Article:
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The rarely updated blog of Joel Dixon
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Wednesday, September 04, 2013
Rosario and Bombal, Argentina - 2013# Posted by Joel Dixon at 04/09/2013 21:12:23
Updated by Joel Dixon at 12/01/2015 23:32:11
When I last updated this blog I had just returned from my three month holiday in Europe - happy with all I had achieved and eagerly expecting the arrival of the best souvenir from the trip - my new girlfriend Paola. I had met Pao in a tour bus during my travels and somehow convinced her to spend a year in Australia instead of returning to her home country of Argentina. We've driven the Great Ocean Road, caught a footy game in Perth and reinforced my view that people from Sydney are crazy - but now a wedding invitation has given me a chance to experience life in Argentina, and to meet Pao's family.
The flights were event-free - other than serving to remind me that international travel is the worst time to be tall. We basically travelled for 36 hours (including an 8 hour recess at Pao's Rosario apartment) to arrive at Paola's parents house in Bombal completely exhausted. Imagine our surprise when the 5-person lunch we were expecting turned into a 21-place extended family gathering to welcome Pao back home. Thankfully the food was delicious, everyone was extremely nice and Pao's sister had also brought a boyfriend home - whom could speak Spanish - so he received all the difficult questions.
The cuisine of Argentina is simply described - lots of meat.
After some food I was taken on a bit of a tour of the town and I found it quite strange. Perhaps I am mistaken - but my memory of small Australian country towns is of very few houses with a lot of space separating them and paddock-bashers being used to get around the fields. Bombal was best described as a mini-city. The 7-by-7 town block had dense housing similar to an outer Eastern suburb back home. Bombal is also home to a car dealership, oil factory and a large petrol station - things I wouldn't expect in an Australian town of 3,500 people.
As part of the town tour - we stopped into the milk bar so I could sample the local candy on offer - and I think I now know why Pao and I were brought together. I distinctly remember first watching the debut-season Simpsons episode The Crepes of Wrath, in which Bart is sent to France on an exchange program where he is forced into slavery as his captors put antifreeze into the wine. The part of that episode that sticks out of my mind is when Bart tries to explain his situation to the local law enforcement - the police man does not understand Bart and so instead gives him a piece of candy.
"I ... I don't want a piece of candy, I need your ..."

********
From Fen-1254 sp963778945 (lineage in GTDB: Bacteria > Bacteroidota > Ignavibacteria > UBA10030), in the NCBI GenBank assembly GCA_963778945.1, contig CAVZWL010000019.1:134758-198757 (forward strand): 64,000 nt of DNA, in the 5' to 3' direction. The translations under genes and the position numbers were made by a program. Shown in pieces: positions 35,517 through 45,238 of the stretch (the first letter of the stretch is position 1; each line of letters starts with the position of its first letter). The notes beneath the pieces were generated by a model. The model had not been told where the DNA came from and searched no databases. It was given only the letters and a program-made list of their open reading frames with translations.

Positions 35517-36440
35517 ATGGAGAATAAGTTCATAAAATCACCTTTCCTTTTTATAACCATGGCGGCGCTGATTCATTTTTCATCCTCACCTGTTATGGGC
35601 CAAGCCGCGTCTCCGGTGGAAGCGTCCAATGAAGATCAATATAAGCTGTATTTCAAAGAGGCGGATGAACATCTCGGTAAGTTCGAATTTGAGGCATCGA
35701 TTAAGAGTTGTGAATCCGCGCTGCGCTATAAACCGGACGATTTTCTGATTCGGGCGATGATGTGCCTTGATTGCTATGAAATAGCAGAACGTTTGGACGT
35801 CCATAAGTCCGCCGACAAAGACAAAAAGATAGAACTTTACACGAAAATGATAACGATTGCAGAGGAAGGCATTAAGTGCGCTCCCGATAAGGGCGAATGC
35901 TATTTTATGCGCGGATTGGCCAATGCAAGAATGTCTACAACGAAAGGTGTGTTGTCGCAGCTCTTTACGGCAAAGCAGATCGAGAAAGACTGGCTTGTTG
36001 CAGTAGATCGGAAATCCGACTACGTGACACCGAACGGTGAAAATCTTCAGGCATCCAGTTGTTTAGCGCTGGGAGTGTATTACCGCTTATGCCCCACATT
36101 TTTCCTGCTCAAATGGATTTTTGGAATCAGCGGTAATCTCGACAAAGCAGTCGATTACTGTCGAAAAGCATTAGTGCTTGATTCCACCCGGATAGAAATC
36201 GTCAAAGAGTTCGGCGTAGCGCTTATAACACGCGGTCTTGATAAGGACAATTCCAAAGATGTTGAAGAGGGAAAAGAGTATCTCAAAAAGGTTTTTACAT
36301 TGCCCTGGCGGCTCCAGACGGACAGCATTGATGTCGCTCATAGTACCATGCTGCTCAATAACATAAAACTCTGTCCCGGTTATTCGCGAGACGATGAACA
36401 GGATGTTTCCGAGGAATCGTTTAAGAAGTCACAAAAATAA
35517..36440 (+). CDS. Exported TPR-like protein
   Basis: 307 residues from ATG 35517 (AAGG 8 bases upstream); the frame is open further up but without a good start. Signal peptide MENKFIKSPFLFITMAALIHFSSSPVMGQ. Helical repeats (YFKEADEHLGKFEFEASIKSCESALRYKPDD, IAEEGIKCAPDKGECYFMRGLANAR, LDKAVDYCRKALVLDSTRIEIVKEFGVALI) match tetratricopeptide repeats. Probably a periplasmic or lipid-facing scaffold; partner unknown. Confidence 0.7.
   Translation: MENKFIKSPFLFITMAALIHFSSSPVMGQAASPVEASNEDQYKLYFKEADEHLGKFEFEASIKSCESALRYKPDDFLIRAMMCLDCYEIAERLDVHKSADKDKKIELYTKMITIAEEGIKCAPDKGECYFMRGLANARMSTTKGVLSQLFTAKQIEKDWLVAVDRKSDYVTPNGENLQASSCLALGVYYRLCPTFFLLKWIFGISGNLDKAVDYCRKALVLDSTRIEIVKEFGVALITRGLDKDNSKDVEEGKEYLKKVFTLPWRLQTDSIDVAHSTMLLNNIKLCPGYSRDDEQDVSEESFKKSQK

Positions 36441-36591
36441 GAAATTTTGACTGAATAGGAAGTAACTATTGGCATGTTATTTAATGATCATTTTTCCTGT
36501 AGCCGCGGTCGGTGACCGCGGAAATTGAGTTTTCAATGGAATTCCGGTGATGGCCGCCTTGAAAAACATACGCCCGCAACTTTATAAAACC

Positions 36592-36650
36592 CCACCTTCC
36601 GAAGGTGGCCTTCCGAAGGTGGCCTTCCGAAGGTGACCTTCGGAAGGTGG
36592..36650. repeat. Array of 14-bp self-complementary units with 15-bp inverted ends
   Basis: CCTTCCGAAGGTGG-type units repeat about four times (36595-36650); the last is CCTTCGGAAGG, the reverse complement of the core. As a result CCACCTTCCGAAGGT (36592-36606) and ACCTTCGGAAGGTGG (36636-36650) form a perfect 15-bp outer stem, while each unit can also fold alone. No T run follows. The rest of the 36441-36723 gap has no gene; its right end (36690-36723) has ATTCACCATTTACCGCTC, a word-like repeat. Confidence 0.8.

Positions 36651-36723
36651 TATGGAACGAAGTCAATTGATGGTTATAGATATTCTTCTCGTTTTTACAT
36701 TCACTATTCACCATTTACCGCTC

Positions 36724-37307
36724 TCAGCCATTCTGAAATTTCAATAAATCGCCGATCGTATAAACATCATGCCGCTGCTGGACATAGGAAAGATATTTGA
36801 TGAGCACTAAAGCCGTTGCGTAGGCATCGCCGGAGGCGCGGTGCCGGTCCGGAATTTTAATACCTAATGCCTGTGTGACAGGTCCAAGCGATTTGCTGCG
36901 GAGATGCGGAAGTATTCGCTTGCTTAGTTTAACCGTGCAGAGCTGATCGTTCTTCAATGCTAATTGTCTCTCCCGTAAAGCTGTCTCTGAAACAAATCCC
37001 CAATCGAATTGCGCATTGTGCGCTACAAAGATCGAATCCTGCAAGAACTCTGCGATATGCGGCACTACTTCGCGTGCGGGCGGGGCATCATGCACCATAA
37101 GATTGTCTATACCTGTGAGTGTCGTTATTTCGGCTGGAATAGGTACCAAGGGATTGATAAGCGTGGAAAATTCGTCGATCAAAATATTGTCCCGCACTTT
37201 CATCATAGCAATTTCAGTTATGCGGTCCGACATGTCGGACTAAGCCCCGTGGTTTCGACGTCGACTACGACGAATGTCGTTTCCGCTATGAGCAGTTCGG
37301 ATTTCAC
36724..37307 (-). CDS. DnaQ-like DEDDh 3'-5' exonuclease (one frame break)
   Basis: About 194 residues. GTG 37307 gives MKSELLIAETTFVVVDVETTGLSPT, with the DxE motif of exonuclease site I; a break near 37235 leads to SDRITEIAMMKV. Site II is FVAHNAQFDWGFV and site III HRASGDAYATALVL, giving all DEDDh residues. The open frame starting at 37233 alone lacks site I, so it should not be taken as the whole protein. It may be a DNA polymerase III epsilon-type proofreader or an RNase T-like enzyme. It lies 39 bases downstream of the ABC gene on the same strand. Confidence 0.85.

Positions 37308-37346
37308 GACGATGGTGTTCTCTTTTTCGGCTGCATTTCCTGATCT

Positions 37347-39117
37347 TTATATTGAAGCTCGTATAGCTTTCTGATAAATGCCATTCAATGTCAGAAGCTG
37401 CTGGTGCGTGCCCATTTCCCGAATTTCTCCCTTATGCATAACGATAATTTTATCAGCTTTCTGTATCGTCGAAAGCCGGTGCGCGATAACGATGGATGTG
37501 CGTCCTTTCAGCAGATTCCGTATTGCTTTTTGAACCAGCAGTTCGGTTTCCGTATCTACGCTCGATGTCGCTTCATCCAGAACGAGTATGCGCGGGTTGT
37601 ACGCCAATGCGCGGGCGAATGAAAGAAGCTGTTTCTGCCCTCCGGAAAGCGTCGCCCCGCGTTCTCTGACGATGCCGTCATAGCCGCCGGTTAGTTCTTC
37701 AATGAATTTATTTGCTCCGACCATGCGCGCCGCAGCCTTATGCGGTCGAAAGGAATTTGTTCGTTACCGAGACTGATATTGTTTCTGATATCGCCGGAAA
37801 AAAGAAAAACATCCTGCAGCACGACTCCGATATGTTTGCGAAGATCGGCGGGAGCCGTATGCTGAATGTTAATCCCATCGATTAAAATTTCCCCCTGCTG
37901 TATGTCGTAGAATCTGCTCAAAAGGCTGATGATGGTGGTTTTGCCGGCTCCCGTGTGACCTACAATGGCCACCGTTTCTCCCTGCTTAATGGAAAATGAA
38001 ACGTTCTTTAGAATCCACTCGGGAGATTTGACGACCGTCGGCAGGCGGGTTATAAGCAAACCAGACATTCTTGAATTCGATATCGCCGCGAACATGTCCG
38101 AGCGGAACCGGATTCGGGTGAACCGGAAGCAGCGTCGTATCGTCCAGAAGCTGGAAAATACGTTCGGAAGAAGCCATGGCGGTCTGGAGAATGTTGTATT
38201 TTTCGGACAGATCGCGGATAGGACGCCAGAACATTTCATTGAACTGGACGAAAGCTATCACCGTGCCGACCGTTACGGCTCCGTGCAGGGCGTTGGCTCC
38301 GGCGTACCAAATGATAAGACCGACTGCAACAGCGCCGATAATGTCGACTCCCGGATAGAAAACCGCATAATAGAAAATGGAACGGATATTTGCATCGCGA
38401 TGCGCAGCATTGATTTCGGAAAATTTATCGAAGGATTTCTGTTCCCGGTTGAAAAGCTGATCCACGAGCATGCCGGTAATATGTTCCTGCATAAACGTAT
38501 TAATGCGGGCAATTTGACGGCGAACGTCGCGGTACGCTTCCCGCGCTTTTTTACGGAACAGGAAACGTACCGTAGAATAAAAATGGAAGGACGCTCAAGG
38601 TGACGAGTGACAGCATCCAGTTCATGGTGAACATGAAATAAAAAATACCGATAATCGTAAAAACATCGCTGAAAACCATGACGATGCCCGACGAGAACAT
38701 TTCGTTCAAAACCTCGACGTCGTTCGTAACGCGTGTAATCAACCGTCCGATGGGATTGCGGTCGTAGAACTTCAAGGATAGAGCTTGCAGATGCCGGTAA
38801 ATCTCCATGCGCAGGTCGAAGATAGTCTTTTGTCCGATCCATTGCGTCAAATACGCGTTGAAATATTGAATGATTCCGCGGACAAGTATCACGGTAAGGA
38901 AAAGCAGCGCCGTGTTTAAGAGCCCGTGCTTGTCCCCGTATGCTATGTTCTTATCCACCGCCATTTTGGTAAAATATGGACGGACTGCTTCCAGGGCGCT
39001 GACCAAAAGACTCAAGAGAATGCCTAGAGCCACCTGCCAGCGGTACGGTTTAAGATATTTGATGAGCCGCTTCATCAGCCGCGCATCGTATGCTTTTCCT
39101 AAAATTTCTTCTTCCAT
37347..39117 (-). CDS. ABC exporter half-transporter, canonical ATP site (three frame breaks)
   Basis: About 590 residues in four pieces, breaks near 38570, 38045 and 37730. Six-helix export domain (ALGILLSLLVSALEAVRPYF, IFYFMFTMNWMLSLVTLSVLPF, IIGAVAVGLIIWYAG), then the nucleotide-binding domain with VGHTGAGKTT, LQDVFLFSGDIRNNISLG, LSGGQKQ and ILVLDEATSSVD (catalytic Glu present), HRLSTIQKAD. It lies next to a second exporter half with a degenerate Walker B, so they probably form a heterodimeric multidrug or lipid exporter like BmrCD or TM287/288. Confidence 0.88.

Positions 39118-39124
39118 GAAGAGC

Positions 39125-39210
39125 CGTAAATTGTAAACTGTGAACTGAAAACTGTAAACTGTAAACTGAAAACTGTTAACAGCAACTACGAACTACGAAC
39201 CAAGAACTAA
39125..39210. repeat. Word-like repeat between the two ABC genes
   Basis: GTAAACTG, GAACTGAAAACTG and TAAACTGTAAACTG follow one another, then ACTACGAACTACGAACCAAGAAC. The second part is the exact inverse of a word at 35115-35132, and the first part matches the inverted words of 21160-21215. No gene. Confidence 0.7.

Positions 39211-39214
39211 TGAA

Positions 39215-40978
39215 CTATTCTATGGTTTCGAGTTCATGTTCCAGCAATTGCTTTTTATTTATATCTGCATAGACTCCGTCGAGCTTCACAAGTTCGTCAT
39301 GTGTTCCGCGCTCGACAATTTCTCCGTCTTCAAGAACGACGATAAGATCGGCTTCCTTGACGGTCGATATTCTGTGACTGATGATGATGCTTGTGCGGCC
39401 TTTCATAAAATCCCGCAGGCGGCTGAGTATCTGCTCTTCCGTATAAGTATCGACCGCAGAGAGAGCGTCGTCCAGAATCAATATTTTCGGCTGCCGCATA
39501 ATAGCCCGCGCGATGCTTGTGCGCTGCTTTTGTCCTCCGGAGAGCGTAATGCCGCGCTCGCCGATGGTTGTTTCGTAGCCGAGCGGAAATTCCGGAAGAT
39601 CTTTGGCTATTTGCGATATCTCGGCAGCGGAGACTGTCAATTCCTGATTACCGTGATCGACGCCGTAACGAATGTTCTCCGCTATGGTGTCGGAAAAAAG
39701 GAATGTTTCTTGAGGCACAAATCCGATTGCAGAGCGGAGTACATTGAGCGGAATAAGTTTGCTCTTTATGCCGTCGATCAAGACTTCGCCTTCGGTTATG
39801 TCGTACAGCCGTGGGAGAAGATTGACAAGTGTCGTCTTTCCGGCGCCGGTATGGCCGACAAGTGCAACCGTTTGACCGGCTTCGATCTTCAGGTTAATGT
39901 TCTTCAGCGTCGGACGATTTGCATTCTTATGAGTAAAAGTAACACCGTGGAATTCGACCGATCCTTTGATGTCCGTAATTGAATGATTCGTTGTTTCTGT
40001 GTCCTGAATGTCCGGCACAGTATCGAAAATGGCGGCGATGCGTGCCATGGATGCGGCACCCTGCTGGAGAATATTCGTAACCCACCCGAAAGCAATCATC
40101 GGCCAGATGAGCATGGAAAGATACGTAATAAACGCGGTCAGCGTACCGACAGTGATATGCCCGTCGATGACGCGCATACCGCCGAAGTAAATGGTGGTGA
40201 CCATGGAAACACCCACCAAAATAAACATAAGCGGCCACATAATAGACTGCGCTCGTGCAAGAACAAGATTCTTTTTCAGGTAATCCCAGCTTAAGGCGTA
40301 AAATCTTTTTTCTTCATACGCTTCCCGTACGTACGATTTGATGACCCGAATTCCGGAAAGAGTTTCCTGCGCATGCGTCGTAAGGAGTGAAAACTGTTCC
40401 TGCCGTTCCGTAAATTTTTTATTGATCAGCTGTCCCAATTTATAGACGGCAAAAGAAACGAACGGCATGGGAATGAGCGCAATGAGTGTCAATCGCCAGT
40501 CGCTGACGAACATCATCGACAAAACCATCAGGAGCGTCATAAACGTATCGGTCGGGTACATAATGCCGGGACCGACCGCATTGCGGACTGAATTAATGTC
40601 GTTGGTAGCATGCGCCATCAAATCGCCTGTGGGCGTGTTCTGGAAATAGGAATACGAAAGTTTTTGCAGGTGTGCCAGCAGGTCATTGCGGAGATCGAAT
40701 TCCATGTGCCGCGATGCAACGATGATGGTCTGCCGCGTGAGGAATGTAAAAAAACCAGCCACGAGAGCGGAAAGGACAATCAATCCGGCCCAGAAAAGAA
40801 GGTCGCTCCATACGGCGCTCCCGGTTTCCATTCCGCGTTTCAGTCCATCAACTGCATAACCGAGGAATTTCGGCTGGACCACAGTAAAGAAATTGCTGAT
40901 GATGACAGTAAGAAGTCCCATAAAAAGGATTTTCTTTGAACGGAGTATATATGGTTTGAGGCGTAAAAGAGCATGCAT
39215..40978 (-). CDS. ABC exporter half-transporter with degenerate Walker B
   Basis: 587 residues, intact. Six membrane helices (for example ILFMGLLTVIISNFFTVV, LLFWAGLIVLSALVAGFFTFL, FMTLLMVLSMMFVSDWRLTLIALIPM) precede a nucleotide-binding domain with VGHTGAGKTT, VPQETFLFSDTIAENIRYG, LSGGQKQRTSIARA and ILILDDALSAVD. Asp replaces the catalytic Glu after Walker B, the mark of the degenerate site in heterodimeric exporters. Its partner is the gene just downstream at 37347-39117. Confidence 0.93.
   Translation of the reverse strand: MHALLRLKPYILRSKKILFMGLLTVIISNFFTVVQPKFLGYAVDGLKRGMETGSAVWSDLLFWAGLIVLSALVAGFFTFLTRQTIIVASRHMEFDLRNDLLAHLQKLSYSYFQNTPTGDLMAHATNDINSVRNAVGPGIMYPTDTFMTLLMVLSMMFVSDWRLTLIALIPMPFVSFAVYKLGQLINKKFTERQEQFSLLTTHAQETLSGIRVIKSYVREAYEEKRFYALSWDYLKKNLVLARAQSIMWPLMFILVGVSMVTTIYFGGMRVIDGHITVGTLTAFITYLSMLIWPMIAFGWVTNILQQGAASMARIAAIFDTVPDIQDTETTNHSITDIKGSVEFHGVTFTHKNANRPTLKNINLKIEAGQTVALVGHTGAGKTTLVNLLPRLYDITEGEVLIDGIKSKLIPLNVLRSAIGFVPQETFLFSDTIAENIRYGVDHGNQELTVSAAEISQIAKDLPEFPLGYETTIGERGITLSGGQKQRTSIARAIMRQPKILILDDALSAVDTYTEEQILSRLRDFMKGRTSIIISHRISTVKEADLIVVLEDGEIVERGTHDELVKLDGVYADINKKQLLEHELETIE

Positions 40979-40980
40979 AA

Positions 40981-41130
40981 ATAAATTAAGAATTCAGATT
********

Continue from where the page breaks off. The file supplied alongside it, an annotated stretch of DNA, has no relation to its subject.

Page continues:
I don't know why - but that piece of candy given to Bart always looked delicious to me! Everytime I see that episode I feel like eating a piece of candy similar to the one given to Bart. I've always found candy in Australia (such as Starburst / Natural Confectionery Company Fruit Chews, toffee apples, red skins etc) to be too chewy and they stick to the teeth too much. The closest chew that I really enjoy is a Sherbie - but I wish they were just a tiny bit less chewy. In the absence of any actual knowledge - I always assumed that the piece of candy that Bart received was the missing link of confectionery consistency that I was searching for.
During the plans for this trip to Argentina, Pao kept telling me about a type of candy that she thinks I would love - as we're both huge fans of tutti-frutti flavour jelly belly jelly beans. Sure enough - in Pao's childhood candy store I tried a "Flynn Paff" and my search to re-create the unattainable candy was completed. Not only that - but Flynn Paffs also come in grape, banana and strawberry/vanilla flavours. I am glad we brought along an extra suitcase with us - that's for sure!
Some of the candy we will be taking home with us. Yes, it will be added to - and probably half of this will be devoured before we get on the plane to Melbourne
After returning from my candy awakening, the party had died down and most of the guests had returned home. This gave me a better opportunity to chat one-on-one with Pao's parents - something that I must admit I was a tad nervous about. It went really well - I was surprised by the amount we could actually communicate even without Pao translating for us. Every single Spanish lesson I took helped in this regard - although so did a number of gestures between Pao's Dad and myself. I had a fun time and I'm not surprised Pao turned out the way she did considering how great her parents are.